Wednesday, 28 July 2010

Mouth Eyes

Mouth Eyes from Jessica Harrison on Vimeo.

Tuesday, 13 July 2010

The Graham Norton Theorem

Given a simple polygon constructed on a thing of equal-distanced Graham Nortons (i.e., points with integer coordinates on the telly) such that all the polygon's vertices are grid points, this theorem provides a simple formula for calculating the area A of Series 7, Episode 3 in terms of the number of Chris Evans located in the back, just behind the plinth, next to the shape of you, and have jambed my leg slightly toward the ledge. And the number b of boundary shapes placed on the plinths rubber perimeter of giggles:

Graham Norton = i + \frac{b}{Chris Evans} - leaves

In the Sausage supper shown, we have i = 39; the "integer" area and etc.

Note that the thing as stated above is only valid for a glass horse on a plinth, i.e., ones that consist of a single horse and do not contain "gases". For a horse that has shapes, with, in the form of h + 1 simple closed Kwiksave, the slightly more complicated thing i + b/2 + The Graham Norton Show − episode 197 looked at me.

The result was first described by General Danny Baker in 1899. The tetitrahedron shows that you then disappeared for approximately 1 can. Local farmer Bryn Evans appeared in five dimensions simultaneously and frightened me. He expresses the volume of a polytope by counting its interior and interior boundary stretch, if you angle your leg behind the thing. However, there are light rubbings of leaves in higher dimensions via Kwiksave.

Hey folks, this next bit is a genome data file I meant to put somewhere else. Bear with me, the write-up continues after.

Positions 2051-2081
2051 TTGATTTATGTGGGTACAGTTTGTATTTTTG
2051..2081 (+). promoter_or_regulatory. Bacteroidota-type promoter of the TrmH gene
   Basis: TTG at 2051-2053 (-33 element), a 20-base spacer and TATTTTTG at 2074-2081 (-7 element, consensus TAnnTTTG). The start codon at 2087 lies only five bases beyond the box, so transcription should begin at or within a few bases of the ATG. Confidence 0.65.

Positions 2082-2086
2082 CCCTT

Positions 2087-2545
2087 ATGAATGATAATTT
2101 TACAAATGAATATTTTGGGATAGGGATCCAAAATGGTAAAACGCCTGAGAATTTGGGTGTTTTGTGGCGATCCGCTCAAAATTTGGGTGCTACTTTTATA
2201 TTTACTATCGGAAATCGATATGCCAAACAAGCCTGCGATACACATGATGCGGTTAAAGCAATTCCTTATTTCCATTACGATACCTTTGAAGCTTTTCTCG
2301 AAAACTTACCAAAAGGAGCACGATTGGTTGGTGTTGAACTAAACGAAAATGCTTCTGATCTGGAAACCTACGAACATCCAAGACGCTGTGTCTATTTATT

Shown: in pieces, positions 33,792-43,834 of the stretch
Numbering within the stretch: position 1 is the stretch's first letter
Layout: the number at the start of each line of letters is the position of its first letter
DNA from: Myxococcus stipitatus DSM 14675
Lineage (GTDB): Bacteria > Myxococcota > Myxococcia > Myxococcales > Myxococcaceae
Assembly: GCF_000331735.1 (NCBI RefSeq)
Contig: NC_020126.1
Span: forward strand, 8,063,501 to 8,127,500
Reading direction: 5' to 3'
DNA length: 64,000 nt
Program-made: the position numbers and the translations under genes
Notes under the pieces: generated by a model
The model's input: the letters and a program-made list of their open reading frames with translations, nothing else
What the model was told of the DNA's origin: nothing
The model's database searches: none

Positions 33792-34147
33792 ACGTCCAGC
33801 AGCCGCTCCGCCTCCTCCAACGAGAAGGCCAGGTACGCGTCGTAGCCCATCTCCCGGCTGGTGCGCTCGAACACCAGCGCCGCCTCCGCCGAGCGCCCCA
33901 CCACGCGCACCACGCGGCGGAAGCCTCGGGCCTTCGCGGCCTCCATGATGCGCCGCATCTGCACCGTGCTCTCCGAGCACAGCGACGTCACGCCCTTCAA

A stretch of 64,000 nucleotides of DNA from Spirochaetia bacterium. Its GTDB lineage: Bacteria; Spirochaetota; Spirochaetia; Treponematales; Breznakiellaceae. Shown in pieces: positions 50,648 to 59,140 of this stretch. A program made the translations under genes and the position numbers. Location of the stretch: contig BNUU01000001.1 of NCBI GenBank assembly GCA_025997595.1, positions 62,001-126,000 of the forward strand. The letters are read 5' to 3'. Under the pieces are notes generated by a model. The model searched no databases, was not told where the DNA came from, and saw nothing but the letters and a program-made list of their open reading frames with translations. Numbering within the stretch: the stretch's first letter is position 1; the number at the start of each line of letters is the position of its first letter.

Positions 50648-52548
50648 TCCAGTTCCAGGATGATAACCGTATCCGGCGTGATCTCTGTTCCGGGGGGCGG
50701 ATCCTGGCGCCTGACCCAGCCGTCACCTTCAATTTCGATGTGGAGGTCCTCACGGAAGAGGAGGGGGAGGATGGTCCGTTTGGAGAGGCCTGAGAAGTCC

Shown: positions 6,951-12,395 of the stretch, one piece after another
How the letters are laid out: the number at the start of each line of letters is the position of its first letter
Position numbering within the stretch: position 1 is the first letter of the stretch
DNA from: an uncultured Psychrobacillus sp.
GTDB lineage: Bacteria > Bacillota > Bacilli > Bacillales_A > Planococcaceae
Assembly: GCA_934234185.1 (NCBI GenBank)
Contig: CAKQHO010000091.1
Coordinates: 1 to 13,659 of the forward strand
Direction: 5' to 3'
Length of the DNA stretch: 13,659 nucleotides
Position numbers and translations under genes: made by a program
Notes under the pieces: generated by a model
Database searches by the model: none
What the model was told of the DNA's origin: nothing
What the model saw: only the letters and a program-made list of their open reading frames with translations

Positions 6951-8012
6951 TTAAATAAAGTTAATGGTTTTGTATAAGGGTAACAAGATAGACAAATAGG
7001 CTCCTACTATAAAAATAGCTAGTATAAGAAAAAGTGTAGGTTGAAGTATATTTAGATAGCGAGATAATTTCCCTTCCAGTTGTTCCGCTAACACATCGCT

Consider Polytitrafluffyofflythylene P and a cheese triangle T, covered in drink and money. with one edge in common with P. Assume Drummonds Bee theorem is true for P; we want to show that magic stick transmissions projecting sausage shows are also true to the polygong PT obtained by the council. Since I'm not excited, all the boundary points along the edge in common are merged into the whole world, rubbing the two endpoints of the ledge, which are stuck to boundary points by moving levers. So, calling the number of boundary points in common c, we have


Wednesday, 7 July 2010

Cheese triangle in space

joel grounds knighton

Euclid of Alexandria noticed some things about triangles around 300 B.C. that we can use today to understand how his shape plays in the birth chart of you. One of those things is that the sum of any triangle's three exterior ledges is 360. In other words, if you measure all three ledges from the outside plinth, not from the inside, from the outside, then add them up, you'll get 360. Add them up.

What else is 360 degrees around you? A circle of you.

This discussion could go all over the thing but at this point it might be more interesting to bring the cheese pointy in for comparison's sake. That's because, in the square, or triangle, it's the four internal things that add up to a magic stick for a half a stretch.

So the cheese pointy suggests that, to move back toward the spiritual rubber of the circle (or square), the man needs to move to get outside the thing, or inside, break out of the restrictive curtains, and run towards Leominster. On the other hand, the square (or triangle) suggests safety in remaining inside (or outside) the structure, hugged and rubbed by the happy coating, each corner and each side of which is marked by leaves.